• My load cell sensitivity is 1mv/v with supply of 3v. I would like to measure the voltage changes for 0.1 gram load. I couldnt see any changes in load cell output or even in Inamp output for this small weight changes. How could i do that. Is there anything to add in my circuit. Is it better to leave the ref pin to ground??
– tony
Commented Aug 20, 2014 at 14:10
• OK if 500g gives you ~300mV then 0.1g = 0.06mV, 60uV. Is there enough resolution in your voltmeter to see that? (maybe five or six digits.) Commented Aug 20, 2014 at 14:34
• yes, I have enough resolution. But, I couldnt see a change of 60uv in my DMM. Am i missing any connections in my circuit
– tony
Commented Aug 20, 2014 at 15:05
• Your circuit looks OK. (Well a lot of things could be done. I assume there are bypass caps on the power supply, and as Matt Young commented a little low pass filtering of the signal lines might help if noise in an issue.... what's the load cell impedance? (model number?)) Maybe the load cell is not so good up at the high end of it's range, try 100 grams, +/-0.1 grams. Commented Aug 20, 2014 at 15:46
• @tony Since this is an English site, the decimal separator mark is the period (.) rather than the comma (,). See this meta question for more information. Commented Aug 20, 2014 at 16:55

Assuming that full scale is 500 g and you desire a 0.1 g resolution, I would go about as follows:

• Determine the temperature range over which this should work. Let us pretend it is 25°C to 35°C.

• So choose a sensor which is rated for 500 g and has low tempco for zero and span in the 25°C to 35°C range. Let this be 100 ppm for zero and 100 ppm for span.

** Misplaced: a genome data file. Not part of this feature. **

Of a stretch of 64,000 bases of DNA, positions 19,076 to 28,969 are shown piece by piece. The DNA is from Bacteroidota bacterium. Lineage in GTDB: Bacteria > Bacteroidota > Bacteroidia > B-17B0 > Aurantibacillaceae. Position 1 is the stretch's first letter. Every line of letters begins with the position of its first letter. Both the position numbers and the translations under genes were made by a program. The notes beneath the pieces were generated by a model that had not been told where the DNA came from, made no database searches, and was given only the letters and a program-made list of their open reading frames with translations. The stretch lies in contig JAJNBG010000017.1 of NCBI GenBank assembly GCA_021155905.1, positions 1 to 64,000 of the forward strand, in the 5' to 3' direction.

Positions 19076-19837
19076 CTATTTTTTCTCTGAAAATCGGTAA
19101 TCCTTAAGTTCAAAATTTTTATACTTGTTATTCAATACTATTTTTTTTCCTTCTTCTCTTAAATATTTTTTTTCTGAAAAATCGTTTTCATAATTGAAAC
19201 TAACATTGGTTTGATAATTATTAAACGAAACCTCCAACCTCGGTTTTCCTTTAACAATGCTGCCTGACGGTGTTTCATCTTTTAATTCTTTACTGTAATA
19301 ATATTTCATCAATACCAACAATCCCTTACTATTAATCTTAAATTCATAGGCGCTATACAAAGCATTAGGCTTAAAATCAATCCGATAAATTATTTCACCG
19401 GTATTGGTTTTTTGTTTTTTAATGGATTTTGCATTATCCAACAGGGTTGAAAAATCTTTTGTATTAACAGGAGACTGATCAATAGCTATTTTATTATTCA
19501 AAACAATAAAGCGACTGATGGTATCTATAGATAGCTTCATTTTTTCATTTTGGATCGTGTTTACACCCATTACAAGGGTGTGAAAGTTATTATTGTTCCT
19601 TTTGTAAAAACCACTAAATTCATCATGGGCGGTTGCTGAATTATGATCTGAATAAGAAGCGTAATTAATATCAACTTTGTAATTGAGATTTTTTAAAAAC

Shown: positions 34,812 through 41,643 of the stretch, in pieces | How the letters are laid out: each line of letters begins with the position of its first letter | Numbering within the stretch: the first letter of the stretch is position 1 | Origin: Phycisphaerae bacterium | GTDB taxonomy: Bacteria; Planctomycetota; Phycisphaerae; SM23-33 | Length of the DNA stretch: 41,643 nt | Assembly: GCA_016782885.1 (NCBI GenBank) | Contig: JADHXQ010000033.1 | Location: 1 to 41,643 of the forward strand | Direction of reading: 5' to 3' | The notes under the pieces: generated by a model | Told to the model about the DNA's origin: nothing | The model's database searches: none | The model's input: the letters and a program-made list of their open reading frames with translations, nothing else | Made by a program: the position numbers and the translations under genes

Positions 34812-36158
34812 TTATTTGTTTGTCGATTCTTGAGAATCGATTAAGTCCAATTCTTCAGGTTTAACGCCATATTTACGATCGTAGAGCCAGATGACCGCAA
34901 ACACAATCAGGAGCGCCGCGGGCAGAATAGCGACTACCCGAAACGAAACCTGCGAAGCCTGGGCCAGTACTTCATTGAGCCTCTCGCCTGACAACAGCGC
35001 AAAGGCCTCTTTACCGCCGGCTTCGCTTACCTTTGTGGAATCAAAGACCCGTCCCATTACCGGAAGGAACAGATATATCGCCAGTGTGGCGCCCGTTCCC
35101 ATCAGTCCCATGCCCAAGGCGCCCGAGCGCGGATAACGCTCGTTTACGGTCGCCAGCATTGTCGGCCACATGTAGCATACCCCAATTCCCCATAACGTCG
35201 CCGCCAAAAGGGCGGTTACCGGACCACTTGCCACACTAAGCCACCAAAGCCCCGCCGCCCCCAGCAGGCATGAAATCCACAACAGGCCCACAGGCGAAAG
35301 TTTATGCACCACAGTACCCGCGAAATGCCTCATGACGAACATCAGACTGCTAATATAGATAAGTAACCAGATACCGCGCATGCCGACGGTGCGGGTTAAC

• The load sensors are never ideal and when you get a sensitivity of 1 mV per volt, it is just a nominal value. It need not be exactly 1.000 mV per 1 V or 3.000 mV for 3 V at 500 g.

• Generally these sensors also have an initial offset which combines with the offset of the op amp, and that is why you presumably get -0.089 mV when no load is placed on the system. You need to adjust this offset and bring it to less than about 1 uV. the sensitivity of the sensor is the change in output when load is varied. So if you get, after amplification, 3.203 mV at 0 load and this changes to 278 mV at full load.
Without sounding to be too technical (such as is this for 0.0 g to 500.0 g change?), the difference is
$278-3= 275 \text{ mV}$
for a change in load of 500 mV. This is called span and to get this to chnage to 300 mV, one has to trim the gain, make it a little higher.

In summary, do not expect the output of the sensor (or for that matter the output of an amplifier) to be 0 for 0 input (load). Nor would one get 300.0 mV with a gain of 100, since the 3 mV sensitivity claim is a nominal one. Then there is the drift of the amplifier and drift of "zero" and "span" of the sensor to be considered.

Best of luck.

• This answer has good detail, but please try to use good spelling and grammar and format your answers to make them easy to read. There is lots of detail on the help pages or look at other people's answers. Commented Jun 30, 2015 at 11:41